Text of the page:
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More than a week after a freak October snowstorm, tens of thousands of Connecticut residents are still without power. Jeff Cohen reports that some roads remain blocked by downed trees and power lines, and anger is growing over the pace of the restoration effort.
JEFF COHEN, BYLINE: Walter Tobias came to Simsbury Town Hall to ask for help. The 78-year-old has no power at home, and his sick wife is stuck in a rehab center.
WALTER TOBIAS: Because of the storm, Medicare extended her stay there, because she was supposed to have to come out before this time. I have no heat in the house to bring her home. That means every day that she's there now at rehab, it comes out of my pocket. You know, I'm very frustrated, so I come down here to vent my feelings.
COHEN: Tobias isn't the only one stopping by the office of Mary Glassman, Simsbury's first selectman. She's seeing a constant stream of residents who want to know one thing: When will the power come back on? The problem is she doesn't know. This morning, Glassman was on a conference call with state government officials, the head of the electric company and other municipal leaders when she let them know her patience had long since run out.
MARY GLASSMAN: We want to know when power is coming back. We want to know how many crews are in our town. We want to know a time line for restoration. We want to door-knock those folks and tell them they're not going to have power till Thanksgiving. We're going to send them to a hotel, and we're going to send you the bill. So we need some answers. We are 17,000 people in the Farmington Valley without power, and we want answers today.
COHEN: The cover of wet, heavy snow is mostly melted now, but limbs from the trees that the snow snapped still litter Simsbury. Glassman says her town still has roads that emergency crews can't get through. Its schools are still closed, and its emergency shelter has served over 1,500 people. This is unfortunate familiar ground for Connecticut. This summer, Tropical Storm Irene battered the state and left much of its eastern and coastal communities without power for a week. This time around, the outage map is flip-flopped, and the suburbs around Hartford are suffering the worst of the blow.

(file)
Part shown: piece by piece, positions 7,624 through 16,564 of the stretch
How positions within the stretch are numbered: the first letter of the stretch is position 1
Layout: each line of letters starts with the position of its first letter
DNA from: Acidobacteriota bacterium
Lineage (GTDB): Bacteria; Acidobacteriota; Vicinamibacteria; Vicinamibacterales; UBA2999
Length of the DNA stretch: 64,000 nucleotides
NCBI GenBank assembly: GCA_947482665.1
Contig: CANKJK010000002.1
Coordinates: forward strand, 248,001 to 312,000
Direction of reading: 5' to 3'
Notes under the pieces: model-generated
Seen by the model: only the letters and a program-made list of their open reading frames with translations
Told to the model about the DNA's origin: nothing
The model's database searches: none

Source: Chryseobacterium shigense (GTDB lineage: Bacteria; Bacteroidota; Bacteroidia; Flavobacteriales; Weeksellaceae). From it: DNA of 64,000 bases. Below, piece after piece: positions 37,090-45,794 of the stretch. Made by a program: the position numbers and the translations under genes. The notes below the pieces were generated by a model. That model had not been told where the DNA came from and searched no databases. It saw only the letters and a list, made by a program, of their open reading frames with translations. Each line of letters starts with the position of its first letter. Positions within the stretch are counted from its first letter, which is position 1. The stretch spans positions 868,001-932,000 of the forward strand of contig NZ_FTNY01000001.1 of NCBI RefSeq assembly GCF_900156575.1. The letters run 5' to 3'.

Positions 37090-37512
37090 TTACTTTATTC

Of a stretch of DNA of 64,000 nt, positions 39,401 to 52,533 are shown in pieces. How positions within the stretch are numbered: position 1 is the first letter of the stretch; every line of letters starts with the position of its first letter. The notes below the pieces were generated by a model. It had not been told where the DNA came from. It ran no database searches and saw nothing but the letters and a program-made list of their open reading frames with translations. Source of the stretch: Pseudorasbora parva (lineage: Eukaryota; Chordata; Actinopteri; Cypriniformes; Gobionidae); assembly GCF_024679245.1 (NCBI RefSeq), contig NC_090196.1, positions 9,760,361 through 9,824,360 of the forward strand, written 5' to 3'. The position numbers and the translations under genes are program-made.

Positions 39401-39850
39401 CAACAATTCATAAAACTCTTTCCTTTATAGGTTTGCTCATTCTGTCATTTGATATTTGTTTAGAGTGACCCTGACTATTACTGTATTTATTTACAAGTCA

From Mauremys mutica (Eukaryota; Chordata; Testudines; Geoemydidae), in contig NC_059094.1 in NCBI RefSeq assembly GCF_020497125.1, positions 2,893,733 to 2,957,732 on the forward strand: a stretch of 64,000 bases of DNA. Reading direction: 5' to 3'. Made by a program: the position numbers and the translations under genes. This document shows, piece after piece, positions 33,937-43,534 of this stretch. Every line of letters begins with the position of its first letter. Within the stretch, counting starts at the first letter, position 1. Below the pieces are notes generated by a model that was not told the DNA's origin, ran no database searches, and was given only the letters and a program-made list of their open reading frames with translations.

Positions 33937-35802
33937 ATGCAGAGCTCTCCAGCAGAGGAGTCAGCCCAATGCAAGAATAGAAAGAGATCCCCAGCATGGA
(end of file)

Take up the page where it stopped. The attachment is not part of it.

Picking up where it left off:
It's also familiar ground for Jeff Butler, president and chief operating officer for Connecticut Light & Power, by far the state's largest power company. Each day, he faces the news media and talks about the number of crews, both from Connecticut and out of state, working on the job. He's provided a stream of sometimes unsatisfying explanations to the question of why the power's out. He also failed to meet a promise to restore power to 99 percent of the state by yesterday. Now, he says power should be completely back by Wednesday.
JEFF BUTLER: What I'm trying to get people to - make sure people understand, there's a lot of challenges out there. There's a lot of damage out there. Once again, this was the worst storm to hit this state ever.
UNIDENTIFIED MAN: Well, that's true.
BUTLER: I know that does not make people feel better that have been out of power for eight days.
UNIDENTIFIED MAN: Oh, they (unintelligible), basically. How are they going to believe this? Why give a deadline at this point when you keep missing all of them?
BUTLER: The large portion of our state, we did hit the 99 percent.
UNIDENTIFIED MAN: No problem.
GLASSMAN: I don't know what's going on. We don't trust what they're saying.
COHEN: Mary Glassman says people in Simsbury are just looking for answers.
GLASSMAN: The fact that they would come to our meeting this morning and have told us specifically that we will not have crews assigned to some of our hardest-hit neighborhood is absolutely outrageous. It's outrageous. It's unacceptable.
COHEN: Governor Dannel Molloy says it unacceptable too. He's bringing in James Lee Witt, the former head of the Federal Emergency Management Agency, to lead an investigation into Connecticut Light & Power's storm response. That report is due by early December, hopefully before the next big winter storm. For NPR News, I'm Jeff Cohen in Hartford. Transcript provided by NPR, Copyright NPR.